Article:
Bots hailed for pro-people policies

Despite this drawback, the southern African country has, however, been praised by the United Nations Children’s Fund (Unicef) for making meaningful strides in developing its people and making services available to them. Unicef Botswana representative Gordon Jonathan Lewis said despite the fact that only half of Botswana’s 120 000 orphans receive assistance from the government, the effort was still commendable although there was room for improvement. “We will not do justice to ourselves if we fail to recognise that not all children in Botswana have access to essential services,” he said when presenting an overview of the Unicef’s 2006 State of the World’s Children Report under the theme “Excluded and Invisible”. However, Lewis said Botswana deserved great recognition as the country’s prudently managed resources have been prioritised for social and economic development. He commended the country for scoring higher in achieving the Millennium Development Goals. Botswana is also one of the countries far ahead in providing life-prolonging drugs for HIV/Aids patients, but it is yet to reach universal access for all children who need treatment. Currently, Lewis said, it was estimated that anywhere between 10 000 and 20 000 children lived with HIV/Aids but less than 5 000 were on anti-retroviral treatment. Approximately 9 000 households were headed by children. He said these children were missing out on proper childhood and more was needed to include them. He said Botswana’s infant and under-five mortality rates between l991 and 2001, had increased by 17 percent and 21 percent, respectively. It is a sad twist of irony that these trends have not yet been excluded from statistical systems, but the thousands of children who have died in this 10-year period have, indeed, become invisible in our lives. Turning to the global picture, Lewis said hundreds of millions of excluded and invisible children were suffering from severe exploitation and discrimination. Not only do these children endure abuse, most are shut out from school, healthcare and other vital services needed to grow and thrive, he added. Meanwhile, Motswedi Rehabilitation Centre in Mochudi for people with disabilities has received a 25 000 pula donation boost from Kabelano Trust Fund. President Festus Mogae handed over the cheque to board members of the centre. Mogae urged members of the Kabelano Trust Fund to continue helping the needy. The money was raised through the annual Orange Kabelano Charity Cup football tournament held last year. President Mogae also commended Motswedi Rehabilitation Centre for doing a great job as it caters for children, not only from the Kgatleng District, but also from all over Botswana. He thanked the Dutch Reformed Church for starting the centre. Grace Ramatsui, the co-ordinator of Motswedi Rehabilitation Centre, said the Dutch Reformed Church saw it fit to help people with disabilities that were often looked down upon by their communities. The centre was established in 1995 with the help from the ministries of Education and Health. It caters for children of all ages. “We start with these children from a tender age and furnish them with skills that will help them contribute to the development of the country,” she said. Last year the centre opened a pre-school. Rakwadi Modipane, the Member of Parliament for Kgatleng West, thanked President Mogae for choosing Motswedi as it needs financial assistance. Modipane said centres that cater for people with disabilities needed all the support and encouragement to continue operating. He said Kabelano Trust Fund members should be seen as role models and that their gesture showed that there was hope of realising the aspirations of Vision 2016. In another development, Schachter and Namdar Botswana, a diamond polishing and processing company, has donated school equipment worth 220 000 pula to Bana ba Keletso Orphan Care Centre in Molepolole. The donation included computers, furniture ‘ for the administration block and dining hall ‘ toys, books, children’s educational equipment, and 10 tents for camping. The amount also includes the cost of a security guard for the next year and 3 000 pula per month to be used for petrol to transport the children to and from the centre. Charles Tibone, the Minister of Minerals, Energy and Water Resources, handed over the gift to Bana ba Keletso. Tibone said the company has now become part of the Molepolole community and it has employed 300 people, mostly Kweneng residents. Tibone thanked Schachter and Namdar for remembering the children, who are the future leaders of the country, adding that he wished other companies would follow suit and reach out to needy communities. “Supporting a worthy cause like this centre really shows how socially responsible Schachter and Namdar is,” Tibone said. Tibone urged the company to continue its spirit of social responsibility and identify others who needed their help most. He said through the donation, the company fulfilled one of the pillars of Vision 2016 of building a compassionate, just and caring nation. Moeng Pheto, the Minister of Labour and Home Affairs, said Bana Ba Keletso Orphan Care Centre’s purpose was to offer all types of counselling services to the infected and affected by HIV/AIDS and other social problems in the Kweneng District, which has 6 048 orphans and other vulnerable children. Currently, the centre looks after 411 children aged between two and 18. Pheto said because of stigma and isolation in the society, not all children admitted in the centre were those who had lost their parents to Aids. The centre admits all orphans regardless of how the parents died.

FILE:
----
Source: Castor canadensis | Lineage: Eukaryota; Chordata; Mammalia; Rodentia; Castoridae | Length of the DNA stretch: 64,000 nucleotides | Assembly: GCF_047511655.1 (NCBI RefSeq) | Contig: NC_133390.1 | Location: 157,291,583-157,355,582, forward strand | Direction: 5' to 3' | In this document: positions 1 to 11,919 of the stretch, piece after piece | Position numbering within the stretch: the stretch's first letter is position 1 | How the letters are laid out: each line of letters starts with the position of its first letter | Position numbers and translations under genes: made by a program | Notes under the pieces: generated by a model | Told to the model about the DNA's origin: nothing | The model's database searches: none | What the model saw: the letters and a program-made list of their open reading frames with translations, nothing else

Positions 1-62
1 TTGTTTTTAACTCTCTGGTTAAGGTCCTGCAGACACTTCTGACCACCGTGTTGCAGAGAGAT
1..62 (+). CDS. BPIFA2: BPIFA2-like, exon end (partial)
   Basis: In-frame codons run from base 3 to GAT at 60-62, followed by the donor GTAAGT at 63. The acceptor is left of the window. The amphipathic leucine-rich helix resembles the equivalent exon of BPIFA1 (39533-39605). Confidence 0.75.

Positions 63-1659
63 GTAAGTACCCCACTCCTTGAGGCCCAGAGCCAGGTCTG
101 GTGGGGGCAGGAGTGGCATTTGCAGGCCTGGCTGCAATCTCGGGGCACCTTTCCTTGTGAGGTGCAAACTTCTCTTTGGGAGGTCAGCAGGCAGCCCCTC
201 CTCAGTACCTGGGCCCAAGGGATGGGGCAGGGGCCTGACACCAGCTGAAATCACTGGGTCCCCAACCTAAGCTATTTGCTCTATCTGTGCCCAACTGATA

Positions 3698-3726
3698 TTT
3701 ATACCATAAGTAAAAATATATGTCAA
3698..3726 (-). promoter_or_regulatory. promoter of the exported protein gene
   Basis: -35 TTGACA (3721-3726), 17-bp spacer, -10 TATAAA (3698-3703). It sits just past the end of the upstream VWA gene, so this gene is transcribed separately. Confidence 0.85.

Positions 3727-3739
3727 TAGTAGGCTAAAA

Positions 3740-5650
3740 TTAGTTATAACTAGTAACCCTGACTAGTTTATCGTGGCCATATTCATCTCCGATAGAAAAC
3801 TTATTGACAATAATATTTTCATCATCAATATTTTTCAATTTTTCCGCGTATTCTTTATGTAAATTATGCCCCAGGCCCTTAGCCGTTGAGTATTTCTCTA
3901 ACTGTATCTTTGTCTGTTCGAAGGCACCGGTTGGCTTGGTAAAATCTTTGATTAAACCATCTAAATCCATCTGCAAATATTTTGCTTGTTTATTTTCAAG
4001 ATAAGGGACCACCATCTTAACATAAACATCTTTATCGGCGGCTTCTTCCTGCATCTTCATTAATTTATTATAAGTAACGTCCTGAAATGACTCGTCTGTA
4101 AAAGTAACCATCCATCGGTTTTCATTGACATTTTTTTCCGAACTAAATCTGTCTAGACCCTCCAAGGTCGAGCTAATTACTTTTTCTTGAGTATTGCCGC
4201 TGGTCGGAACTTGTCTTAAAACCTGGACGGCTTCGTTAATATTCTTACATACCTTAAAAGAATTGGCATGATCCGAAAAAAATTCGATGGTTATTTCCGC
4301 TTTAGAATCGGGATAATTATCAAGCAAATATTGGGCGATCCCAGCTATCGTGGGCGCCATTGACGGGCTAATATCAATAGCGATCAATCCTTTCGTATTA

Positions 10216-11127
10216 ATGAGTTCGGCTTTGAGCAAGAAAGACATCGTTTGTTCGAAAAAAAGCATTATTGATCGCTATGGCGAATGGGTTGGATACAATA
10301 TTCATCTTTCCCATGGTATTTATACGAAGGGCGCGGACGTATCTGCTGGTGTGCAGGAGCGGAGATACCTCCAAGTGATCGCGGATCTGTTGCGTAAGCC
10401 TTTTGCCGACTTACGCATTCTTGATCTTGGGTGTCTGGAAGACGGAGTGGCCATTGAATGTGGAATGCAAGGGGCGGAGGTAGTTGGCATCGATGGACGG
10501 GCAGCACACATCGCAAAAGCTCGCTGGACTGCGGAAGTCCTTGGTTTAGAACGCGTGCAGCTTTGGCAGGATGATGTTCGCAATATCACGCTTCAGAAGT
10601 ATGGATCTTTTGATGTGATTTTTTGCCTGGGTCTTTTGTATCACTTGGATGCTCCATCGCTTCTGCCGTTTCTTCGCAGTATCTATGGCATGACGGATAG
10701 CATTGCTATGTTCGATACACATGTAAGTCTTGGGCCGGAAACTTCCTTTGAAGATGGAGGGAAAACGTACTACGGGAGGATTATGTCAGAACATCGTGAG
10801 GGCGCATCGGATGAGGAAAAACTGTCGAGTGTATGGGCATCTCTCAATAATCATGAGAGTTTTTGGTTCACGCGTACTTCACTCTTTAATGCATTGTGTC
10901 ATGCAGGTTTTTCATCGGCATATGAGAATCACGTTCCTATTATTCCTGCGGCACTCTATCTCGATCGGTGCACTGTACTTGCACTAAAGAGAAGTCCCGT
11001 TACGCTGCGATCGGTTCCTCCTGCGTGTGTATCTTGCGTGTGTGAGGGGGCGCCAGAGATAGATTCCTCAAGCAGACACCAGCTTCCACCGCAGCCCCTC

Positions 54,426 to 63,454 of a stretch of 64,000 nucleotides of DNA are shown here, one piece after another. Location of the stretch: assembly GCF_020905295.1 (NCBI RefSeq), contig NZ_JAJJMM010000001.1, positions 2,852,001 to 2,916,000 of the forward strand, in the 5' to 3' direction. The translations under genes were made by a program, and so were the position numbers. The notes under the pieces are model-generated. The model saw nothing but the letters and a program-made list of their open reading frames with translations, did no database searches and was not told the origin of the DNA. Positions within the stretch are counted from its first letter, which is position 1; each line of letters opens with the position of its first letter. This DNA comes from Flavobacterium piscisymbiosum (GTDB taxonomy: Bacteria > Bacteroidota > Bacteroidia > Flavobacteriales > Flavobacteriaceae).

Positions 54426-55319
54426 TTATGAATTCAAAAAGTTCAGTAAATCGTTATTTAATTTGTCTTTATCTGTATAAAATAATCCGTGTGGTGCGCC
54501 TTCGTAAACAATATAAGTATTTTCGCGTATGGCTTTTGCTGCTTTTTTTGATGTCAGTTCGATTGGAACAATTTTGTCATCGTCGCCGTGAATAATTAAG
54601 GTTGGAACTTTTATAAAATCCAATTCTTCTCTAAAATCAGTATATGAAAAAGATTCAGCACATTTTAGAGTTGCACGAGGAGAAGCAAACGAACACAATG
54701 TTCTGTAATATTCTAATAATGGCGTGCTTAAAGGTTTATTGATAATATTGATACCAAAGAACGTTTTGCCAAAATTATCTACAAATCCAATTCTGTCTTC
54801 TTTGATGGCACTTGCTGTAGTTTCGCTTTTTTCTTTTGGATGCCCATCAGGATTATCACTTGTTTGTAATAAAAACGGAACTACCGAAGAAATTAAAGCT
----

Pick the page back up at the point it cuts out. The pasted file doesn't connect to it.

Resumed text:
April 2006
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